I'm on the train as I write this. I'm making adjustments to my recently completed novel, The Backwards Path. My wife is my first and most important editor. She is an avid reader and helps assure that my stories have the intended impact and are not being spoiled by any of my favorite faults. She's the first outside view that's so essential to the process.
But I have a problem. The train is mighty full, and I have a pleasant, conscientious dude sitting next to me. He even moved over to make room for other passengers without being asked.
And that's a problem, you ask?
Yes, because he's falling asleep.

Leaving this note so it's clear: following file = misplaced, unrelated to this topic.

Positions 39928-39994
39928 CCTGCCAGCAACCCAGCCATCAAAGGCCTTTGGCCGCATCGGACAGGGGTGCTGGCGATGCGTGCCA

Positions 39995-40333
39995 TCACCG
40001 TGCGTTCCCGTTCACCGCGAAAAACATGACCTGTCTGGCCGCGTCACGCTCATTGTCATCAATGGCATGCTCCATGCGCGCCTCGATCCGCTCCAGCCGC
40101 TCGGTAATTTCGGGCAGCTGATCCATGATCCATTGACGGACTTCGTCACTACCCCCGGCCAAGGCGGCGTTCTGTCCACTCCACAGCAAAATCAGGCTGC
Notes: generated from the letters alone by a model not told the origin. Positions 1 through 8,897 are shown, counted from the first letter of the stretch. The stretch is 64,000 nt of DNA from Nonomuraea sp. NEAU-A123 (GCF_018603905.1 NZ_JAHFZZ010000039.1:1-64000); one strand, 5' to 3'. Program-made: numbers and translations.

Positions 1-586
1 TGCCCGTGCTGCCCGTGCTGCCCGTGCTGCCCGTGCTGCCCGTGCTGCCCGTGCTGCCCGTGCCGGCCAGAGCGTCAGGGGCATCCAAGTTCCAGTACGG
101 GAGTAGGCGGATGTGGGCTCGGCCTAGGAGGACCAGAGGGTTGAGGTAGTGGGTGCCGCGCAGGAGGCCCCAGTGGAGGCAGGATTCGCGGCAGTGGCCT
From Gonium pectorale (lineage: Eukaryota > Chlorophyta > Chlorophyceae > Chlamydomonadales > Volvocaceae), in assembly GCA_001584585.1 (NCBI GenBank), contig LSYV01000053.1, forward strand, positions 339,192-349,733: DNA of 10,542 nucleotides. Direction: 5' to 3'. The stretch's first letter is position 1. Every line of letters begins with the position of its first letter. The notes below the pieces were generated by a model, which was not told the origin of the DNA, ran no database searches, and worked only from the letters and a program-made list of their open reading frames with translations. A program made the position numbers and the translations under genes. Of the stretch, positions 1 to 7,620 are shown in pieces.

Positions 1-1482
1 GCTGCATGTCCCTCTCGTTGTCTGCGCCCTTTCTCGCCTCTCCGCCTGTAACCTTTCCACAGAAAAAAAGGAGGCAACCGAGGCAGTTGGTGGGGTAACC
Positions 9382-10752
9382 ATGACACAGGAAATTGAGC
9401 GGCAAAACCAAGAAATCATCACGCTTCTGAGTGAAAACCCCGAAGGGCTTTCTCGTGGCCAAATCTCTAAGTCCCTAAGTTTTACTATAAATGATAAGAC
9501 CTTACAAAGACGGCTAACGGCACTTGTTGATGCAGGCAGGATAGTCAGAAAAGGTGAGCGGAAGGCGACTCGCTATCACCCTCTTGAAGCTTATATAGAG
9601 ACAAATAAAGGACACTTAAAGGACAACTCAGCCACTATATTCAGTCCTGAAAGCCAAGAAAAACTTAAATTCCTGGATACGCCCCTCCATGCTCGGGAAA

There he goes.
His head sinks forward, then leans my way. His elbow touches my elbow. The pressure climbs up my arm. I'm almost to the point of being molested, when--
Hey, um, sorry, um, whoops, um, yeah.
He straightens back up.
As I was saying, I'm excited about the impact of this novel. I've kept it close to the vest for two years. This was the first time I got to see if my risks and approach paid off. My wife and I are both pleased. I'll be able to start submitting in about--
Gah, he's coming again. Dripping over.
Dude, use a headrest! Those lumps on the top of the seats work. Really, they do.
I'll make this brief, because he's already doing it again. Narcolepsy perhaps.
As for other writing news, I'm happy to announce that my flash fiction piece "200 Minutes" has been accepted for Out of the Gutter magazine's special war issue. I've also been invited to submit a piece about our cabin building experience in an upcoming cabin-ology book.
The dude's using me for a pillow now.